Arguably the most Hegelian moment in all of video games, at least in an aesthetic sense, comes at the start of E.V.O. as the player’s avatar – at this particular moment in the game a fish – meets a jellyfish and is welcomed to the dialectical process of evolution. The jellyfish explains the three rules of evolution: fight for survival and for food, only move forward never back, and evolve and become strong. At which point the dialogue ends, the player bites the jellyfish in the head twice, and then eats the juicy roast his corpse converts into thus regaining some health and gaining experience. The process reiterates until eventually the player evolves into a human being, defeats the monstrous Bolbox, and reaches Eden where he is finally allowed to become Gaia’s consort and bring about civilization.
It is, to say the least, one of those games that stops you short, critically speaking. Its psychochronographic space is a British coast, expanding endlessly the closer you look at it. Every detail is strange, the explication of one leads inexorably to another. There is too much meaning here; in every direction lies rabbit holes to topple down.
And yet at its core this is an almost obvious game. Evolution is a more or less inevitable thing to pair with an experience system, and I’m sure prior art exists, although this is the earliest instance of it I’m aware of. Everything else slots into place at least reasonably sensibly around the clever gameplay mechanic in a very classic function follows form bit of game design. Add the detail that it’s an Enix game (not from the Quintent sub-studio that produced ActRaiser and Soul Blazer, although it shared production staff with the former) and almost the entire thing clicks into place. RPGification of existing game styles was very much their thing, so of course the RPG side-scroller is a thing.
But it also helps explain the game’s strangest and most interesting aspect, which is its curious mishmash of an ideology and worldview. It has the characteristic slight obliqueness of a Japanese game – a phenomenon we’ve discussed previously – and the tendency towards slightly distorted and cracked mirror versions of European cosmologies, a tendency emphasized by the slightly dodgy translation in E.V.O. In this case the player is shepherded by Gaia, a personification of the Earth, who is apparently the direct daughter of the Sun. But this is laid alongside an almost-sensible version of evolutionary biology – one that’s not even close to scientifically accurate, but that has at least seen a science textbook at some point in its life. And then on top of that there are Martian bird people perverting the course of human evolution.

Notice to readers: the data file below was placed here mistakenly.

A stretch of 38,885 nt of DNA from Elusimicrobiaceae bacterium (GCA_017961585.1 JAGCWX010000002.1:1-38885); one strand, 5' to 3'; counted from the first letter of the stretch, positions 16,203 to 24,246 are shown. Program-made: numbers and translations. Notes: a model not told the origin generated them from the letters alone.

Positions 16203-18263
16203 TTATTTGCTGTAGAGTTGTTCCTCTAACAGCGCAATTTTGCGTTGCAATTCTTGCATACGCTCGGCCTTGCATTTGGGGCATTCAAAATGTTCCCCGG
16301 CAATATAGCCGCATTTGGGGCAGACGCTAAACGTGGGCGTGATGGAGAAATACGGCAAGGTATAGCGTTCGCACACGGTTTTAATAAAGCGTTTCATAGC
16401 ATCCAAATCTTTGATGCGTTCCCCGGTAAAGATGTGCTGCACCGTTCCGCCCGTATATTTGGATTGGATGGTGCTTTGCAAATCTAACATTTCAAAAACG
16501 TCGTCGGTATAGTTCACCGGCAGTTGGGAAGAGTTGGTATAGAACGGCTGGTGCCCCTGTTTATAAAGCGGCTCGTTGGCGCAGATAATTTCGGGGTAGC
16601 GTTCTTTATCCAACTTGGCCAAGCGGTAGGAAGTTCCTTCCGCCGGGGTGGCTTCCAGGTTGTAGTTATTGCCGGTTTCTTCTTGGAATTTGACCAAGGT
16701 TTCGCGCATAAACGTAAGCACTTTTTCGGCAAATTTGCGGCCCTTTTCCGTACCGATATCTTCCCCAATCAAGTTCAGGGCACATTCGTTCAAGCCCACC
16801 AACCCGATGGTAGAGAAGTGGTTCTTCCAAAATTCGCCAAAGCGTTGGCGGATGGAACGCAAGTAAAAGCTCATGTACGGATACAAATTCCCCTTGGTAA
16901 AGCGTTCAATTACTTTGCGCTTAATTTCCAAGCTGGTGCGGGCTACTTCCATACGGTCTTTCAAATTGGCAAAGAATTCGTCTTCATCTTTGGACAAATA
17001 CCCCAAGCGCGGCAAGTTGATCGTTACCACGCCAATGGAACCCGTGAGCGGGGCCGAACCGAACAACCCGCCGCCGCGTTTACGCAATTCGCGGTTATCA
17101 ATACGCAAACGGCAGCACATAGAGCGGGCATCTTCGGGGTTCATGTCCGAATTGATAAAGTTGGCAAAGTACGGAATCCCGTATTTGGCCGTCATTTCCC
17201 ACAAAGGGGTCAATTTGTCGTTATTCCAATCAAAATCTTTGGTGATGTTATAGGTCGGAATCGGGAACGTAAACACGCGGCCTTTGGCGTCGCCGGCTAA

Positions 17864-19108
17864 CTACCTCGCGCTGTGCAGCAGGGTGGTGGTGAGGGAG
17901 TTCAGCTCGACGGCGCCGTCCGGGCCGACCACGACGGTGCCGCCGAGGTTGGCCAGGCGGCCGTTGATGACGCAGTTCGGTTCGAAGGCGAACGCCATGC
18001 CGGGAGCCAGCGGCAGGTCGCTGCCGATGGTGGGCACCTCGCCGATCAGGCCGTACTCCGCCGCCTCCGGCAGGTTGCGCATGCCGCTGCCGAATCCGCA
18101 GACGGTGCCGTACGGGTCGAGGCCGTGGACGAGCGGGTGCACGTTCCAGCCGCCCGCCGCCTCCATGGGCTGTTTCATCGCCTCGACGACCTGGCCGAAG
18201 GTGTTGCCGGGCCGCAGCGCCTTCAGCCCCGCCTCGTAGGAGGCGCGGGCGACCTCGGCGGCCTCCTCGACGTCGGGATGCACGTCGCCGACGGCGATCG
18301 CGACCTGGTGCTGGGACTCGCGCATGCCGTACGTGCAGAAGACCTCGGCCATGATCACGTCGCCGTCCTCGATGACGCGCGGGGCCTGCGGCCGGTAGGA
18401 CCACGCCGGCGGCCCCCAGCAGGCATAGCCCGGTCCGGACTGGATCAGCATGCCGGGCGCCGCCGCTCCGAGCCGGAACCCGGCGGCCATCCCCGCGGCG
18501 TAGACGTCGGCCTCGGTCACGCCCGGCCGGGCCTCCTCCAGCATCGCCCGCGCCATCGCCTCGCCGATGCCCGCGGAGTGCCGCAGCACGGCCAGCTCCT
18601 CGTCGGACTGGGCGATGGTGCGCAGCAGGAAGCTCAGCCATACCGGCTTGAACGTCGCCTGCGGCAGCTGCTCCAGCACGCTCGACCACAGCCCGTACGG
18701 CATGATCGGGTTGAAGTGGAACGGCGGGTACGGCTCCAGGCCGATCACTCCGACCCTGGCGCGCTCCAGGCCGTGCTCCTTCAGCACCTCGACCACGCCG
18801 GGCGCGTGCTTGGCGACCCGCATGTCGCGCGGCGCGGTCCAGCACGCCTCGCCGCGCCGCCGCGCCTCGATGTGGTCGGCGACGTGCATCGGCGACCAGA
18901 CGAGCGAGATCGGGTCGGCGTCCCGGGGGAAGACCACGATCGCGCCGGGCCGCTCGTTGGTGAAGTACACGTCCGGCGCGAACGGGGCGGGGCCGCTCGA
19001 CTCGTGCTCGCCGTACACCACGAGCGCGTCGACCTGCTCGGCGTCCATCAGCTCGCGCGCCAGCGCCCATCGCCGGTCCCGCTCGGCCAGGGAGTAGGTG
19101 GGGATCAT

The Martian bird people in many ways distract from the real strangeness here, which is the attempt to merge the eco-hippy rhetoric that Gaia is being plucked from with the pop-evolutionary biology, which, inevitably, gets simplified down to “survival of the fittest.” These are in some key regards a rough fit. The former is vaguely mystical, and usually associated with the then-trendy Gaia hypothesis (which was actually the underlying philosophy of SimEarth, also released for the SNES in 1993), which suggested that the Earth was a self-regulating system that would act to preserve life, while the latter still invoked the barely repressed social Darwinism of 80s laissez-faire capitalism.
But there’s an underlying compatibility between the two approaches in their view that, as Debord would have it, what appears is good; what is good appears. Or, to put it another way, that there is some sort of invisible hand guiding and regulating the world. In real life, this becomes dangerous in both cases, in that way that creating gods always is. But in terms of E.V.O. a rather more fundamental complexity presents itself: of course there’s an invisible hand. And it’s holding a SNES controller.
As a moral actor, of course, the player is locked into the same neutered conceptual space that most games place them in. On occasion E.V.O. contrives to throw some sort of ethical dilemma in front of the player, sometimes even giving them the means to make the choice instead of would-you-kindlying them through. But the dilemmas are always paper-thin, with an obvious correct choice and a generally game-ending wrong one.
But in this case it is less what the player becomes as a moral actor than what they become conceptually. Simply put, there aren’t a lot of video games, including in the so-called god game genre, in which the player is invited to do anything quite so epic as direct the evolution of man over the course of hundreds of millions of years. Only Color a Dinosaur, released a few months later for the NES, comes close in the era.